Comicscape: Green Lantern #20 -


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Comicscape: Green Lantern #20

In Brightest Day...

By Joel Rickenbach     May 23, 2013

Welcome to Comicscape! Each week we'll be taking a look at a few of the week's new books in hopes of informing your comic shop purchases, or at the very least giving you 4-color thrills and chills. This week it's all about Geoff Johns, and his epic conclusion to his 10 year run writing Green Lantern. Enjoy!


Green Lantern #20 (by Geoff Johns and Doug Mahnke)


Slight Spoilers below!


I've never been a big fan of Geoff Johns. He has written some books and issues that I've liked, but I never got attached to his style of writing like I did with his contemporary, Brian Michael Bendis. Now, before you balk at that comparison, I think you will find it apt if you give it a bit of thought. The simplest reason being they almost simultaneously emerged as the top writers and world builders of their respective publishers. Personally, I've always felt Bendis opened up the Marvel U to a larger, more modern world of storytelling and style, whereas Johns added some freshness and a bit of modernity to DC, but still colored within the lines of their tried and true formula. But enough of that, we're here to celebrate the man, and regardless of my views of his writing, I have to admire the epic run he has had in the last decade at the helm of Green Lantern. I've also never been a huge Green Lantern fan, but I know just how rabid the character's fan base is, and I've always kept current with what Johns was doing in the GL cosmos. Green Lantern #20 marks Johns' final tale wearing the green power ring, and even this doubter has to admit he's gone out with quite a bang.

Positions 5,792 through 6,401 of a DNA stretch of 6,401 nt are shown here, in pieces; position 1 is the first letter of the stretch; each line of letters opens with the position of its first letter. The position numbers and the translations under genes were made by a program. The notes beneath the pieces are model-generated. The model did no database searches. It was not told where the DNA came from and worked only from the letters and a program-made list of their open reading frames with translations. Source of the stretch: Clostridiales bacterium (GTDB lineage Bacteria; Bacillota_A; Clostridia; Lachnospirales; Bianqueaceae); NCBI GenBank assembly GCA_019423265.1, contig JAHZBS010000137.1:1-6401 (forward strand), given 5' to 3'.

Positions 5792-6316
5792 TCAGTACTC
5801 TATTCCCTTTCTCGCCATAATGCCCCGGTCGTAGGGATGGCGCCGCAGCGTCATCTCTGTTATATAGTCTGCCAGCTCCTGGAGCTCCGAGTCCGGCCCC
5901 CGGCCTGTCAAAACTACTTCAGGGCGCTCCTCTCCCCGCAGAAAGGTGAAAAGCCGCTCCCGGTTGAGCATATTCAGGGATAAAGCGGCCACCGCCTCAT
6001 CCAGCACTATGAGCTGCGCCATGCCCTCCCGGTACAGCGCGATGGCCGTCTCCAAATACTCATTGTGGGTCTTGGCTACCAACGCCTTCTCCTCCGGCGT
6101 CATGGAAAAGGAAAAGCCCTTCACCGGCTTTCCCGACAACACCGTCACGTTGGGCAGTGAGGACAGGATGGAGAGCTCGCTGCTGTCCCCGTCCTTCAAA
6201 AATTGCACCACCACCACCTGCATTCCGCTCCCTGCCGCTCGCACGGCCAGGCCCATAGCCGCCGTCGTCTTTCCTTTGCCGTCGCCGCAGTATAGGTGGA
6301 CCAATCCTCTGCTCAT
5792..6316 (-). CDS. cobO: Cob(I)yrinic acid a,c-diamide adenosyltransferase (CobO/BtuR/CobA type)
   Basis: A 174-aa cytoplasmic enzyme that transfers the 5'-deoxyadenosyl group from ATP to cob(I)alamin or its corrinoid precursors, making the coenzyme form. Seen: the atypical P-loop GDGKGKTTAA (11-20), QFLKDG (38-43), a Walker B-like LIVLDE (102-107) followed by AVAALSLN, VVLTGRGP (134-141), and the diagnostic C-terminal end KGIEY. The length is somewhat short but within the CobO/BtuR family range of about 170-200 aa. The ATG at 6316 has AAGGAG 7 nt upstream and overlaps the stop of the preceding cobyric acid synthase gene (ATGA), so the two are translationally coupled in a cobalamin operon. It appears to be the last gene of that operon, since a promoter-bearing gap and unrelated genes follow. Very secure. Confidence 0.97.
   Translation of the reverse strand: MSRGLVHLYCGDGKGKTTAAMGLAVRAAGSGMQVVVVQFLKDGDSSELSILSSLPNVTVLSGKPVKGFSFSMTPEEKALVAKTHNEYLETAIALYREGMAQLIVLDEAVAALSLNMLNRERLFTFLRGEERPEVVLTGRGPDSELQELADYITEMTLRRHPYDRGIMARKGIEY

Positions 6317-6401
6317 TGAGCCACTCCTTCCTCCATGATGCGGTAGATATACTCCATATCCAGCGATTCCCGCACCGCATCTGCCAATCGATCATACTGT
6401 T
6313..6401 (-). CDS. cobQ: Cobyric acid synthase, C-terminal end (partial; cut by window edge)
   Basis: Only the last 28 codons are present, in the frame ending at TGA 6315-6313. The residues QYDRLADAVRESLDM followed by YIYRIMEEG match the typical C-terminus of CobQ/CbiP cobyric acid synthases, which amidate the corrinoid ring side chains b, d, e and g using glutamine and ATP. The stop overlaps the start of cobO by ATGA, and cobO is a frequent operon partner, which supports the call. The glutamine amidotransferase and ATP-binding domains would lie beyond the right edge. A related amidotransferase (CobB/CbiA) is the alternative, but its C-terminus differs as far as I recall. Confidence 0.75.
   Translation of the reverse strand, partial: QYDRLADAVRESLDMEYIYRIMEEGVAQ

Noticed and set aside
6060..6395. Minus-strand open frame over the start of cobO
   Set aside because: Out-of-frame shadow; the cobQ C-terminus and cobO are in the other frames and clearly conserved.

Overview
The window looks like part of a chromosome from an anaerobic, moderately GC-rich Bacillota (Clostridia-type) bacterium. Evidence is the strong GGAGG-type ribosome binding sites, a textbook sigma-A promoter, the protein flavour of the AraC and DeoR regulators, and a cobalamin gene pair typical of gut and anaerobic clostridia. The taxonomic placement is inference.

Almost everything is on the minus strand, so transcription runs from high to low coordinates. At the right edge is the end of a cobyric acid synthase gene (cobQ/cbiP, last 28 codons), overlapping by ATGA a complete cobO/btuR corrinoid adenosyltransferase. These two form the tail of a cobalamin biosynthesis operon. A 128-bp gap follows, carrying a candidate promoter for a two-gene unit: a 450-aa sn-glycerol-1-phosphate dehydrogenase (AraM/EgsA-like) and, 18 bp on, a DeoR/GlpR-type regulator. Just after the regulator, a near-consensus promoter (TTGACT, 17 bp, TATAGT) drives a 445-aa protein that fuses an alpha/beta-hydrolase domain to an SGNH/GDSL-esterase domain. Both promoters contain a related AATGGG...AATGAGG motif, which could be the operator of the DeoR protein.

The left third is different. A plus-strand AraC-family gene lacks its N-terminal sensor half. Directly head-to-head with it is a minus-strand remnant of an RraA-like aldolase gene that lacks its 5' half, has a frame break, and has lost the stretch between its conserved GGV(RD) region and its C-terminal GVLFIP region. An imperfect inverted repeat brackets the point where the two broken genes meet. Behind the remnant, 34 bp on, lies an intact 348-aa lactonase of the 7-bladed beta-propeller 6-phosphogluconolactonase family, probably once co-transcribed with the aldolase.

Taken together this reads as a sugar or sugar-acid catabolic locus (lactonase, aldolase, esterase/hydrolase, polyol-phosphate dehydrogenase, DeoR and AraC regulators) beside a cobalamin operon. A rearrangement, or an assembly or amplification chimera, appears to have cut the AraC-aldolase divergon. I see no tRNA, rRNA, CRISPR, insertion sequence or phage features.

Green Lantern always seems like it has a self-sustaining ecosystem of good and evil. The Green Lantern Corps. are always fighting some menace created by the very things they hold dear, or a lantern of a different color has designs to imbalance the spectrum. Green Lantern #20, the final chapter in the Wrath of the First Lantern storyline, is no different. Volthoom, the first lantern, with the power of every color, is exacting his revenge on the Guardians and the Green Lantern Corps. We get a very brief origin for him, but in Green Lantern speak it's enough to understand his motivations. To defeat him, Hal Jordan and Sinestro have to pull out all the stops, including Hal becoming a Black Lantern and Sinestro bonding with Parallax, and that's not even as far as it goes. If you have been craving the gigantic summer blockbuster Green Lantern story, then your ship has come in. There are gigantic moments that will probably make the faithful squeal with delight, and make the uninitiated want to spend more time in the world of the Lanterns. There is so much going on that it almost doesn't fit on the page, and you could probably re-read this issue a few times and still find things you missed.